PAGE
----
Understanding the characteristics of high growth companies using non-traditional data sources
High growth businesses drive economic growth in the UK. Predicting if a business has the potential to show high growth – or alternatively low performance – could be used to target where and how much people invest, where they choose to work and what support structures and policies are developed and put in place. Therefore, understanding the characteristics that may lead to high performance is an area of active research. Many of these research approaches tend to use more traditional datasets and methods. “Non-traditional data” in this context broadly refers to data initially collected for a purpose other than statistics, research or administration, for example, data collected about a company from the web. We’ve produced a report outlining our work to explore how non-traditional data sources and data science methods can be combined with more conventional business data to help understand the characteristics and behaviours of high growth companies.
The work was carried out as part of a wider project led by the Department for Business, Energy and Industrial Strategy (BEIS) aiming to identify the characteristics of businesses with high growth potential using HM Revenue and Customs (HMRC) tax data. Our full project report outlines work that combined business administrative data with non-traditional datasets, such as geographical features and websites data, with the objective of understanding if this adds insight into the main features that characterise companies with high growth. An exploration of the datasets and the features engineered from their variables is described along with an assessment of whether they contribute to understanding high growth.
Understanding features using prediction models
A number of different classification models and data balancing techniques were used to investigate the main features that could characterise high growth companies. No improvement in classification was observed with the addition of company websites data, although company connection measures did appear as part of the top features, suggesting that high growth firms are more likely to have a bigger network.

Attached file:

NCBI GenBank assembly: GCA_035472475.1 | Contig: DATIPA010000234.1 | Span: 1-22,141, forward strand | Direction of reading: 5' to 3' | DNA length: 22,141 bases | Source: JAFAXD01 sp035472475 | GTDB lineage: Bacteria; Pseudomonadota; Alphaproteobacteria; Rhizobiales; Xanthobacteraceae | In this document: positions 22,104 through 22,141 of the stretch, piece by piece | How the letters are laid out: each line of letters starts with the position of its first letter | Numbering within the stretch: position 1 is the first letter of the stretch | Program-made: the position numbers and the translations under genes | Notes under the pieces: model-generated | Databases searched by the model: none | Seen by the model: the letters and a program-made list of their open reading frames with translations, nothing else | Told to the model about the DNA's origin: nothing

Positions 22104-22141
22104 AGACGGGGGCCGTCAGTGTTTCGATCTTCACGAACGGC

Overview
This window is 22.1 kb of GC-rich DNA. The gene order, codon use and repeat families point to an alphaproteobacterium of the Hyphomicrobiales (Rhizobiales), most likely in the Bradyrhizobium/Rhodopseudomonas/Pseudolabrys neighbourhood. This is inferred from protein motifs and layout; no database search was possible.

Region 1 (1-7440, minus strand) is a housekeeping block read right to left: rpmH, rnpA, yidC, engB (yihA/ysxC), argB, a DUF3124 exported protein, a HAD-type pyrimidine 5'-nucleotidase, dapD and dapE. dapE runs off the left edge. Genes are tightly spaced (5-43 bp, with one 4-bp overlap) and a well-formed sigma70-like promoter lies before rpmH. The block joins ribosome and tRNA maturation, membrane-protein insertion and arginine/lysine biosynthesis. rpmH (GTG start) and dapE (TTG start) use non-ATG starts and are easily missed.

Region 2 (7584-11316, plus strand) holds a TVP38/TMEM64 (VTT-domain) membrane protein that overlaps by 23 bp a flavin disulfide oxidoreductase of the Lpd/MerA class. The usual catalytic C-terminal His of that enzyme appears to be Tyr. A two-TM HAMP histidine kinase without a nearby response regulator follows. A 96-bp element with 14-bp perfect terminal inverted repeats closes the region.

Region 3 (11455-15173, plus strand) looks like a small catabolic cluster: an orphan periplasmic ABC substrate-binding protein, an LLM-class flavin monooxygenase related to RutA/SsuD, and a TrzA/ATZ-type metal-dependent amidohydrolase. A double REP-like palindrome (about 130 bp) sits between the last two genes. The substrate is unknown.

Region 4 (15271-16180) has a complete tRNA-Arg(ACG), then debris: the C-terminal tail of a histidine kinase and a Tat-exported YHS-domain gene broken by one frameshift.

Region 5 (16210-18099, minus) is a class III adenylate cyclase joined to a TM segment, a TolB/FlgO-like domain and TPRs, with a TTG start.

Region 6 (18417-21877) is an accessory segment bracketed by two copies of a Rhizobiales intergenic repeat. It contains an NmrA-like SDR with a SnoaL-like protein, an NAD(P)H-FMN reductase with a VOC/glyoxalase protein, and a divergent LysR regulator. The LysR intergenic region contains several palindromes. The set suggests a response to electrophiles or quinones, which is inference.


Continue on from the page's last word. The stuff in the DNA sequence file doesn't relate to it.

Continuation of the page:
Using websites free text  it was observed that high growth companies tend to discuss general overview terms such as team and management more than specific terms like tax, law and manufacturing. This is regardless of whether they are describing the organisation, describing their people roles and biographies or in the news and jobs they post. This is an interesting first insight into the language used by businesses in their websites, and could suggest that high growth companies are more interested in people and processes rather than specific tools or terms.
Figure 1: Summary of words used by high growth companies in free text
A wide distribution of both standard and high growth companies is observed across the UK, but using Office for National Statistics (ONS) rural urban indicator high growth companies are more likely to be found in major conurbations rather than cities, towns and in the fringes of towns. Using Ordnance Survey’s retail cluster data for six districts of the UK we observe that the high growth companies are more likely to be located in a retail cluster. This rate is particularly the case for the two large conurbations investigated Birmingham and Glasgow.
Figure 2: Retail cluster (in blue) shown for near the centre of Birmingham
The understanding of what makes a company high growth is varied and complex. Our analysis has confirmed existing research that it’s difficult to predict high growth firms, and that both clustering effects and being well networked are weakly associated to high growth firms. We have, nevertheless, uncovered some interesting relationships which might bear further investigation. Using new data sources such as Glass AI web data and new geographical measures do not give us a step change in this knowledge but do allow a small insight into the characteristics of these businesses. Given further data these insights could be developed further to help tailor targeting and policy to help businesses that could potentially be high growth.
More detail is available in the full project report.
Authors: David Pugh, Sonia Williams, Caitlin Johnson
 Full details of the web reading principles used to obtain the websites free text data are available in the report appendix.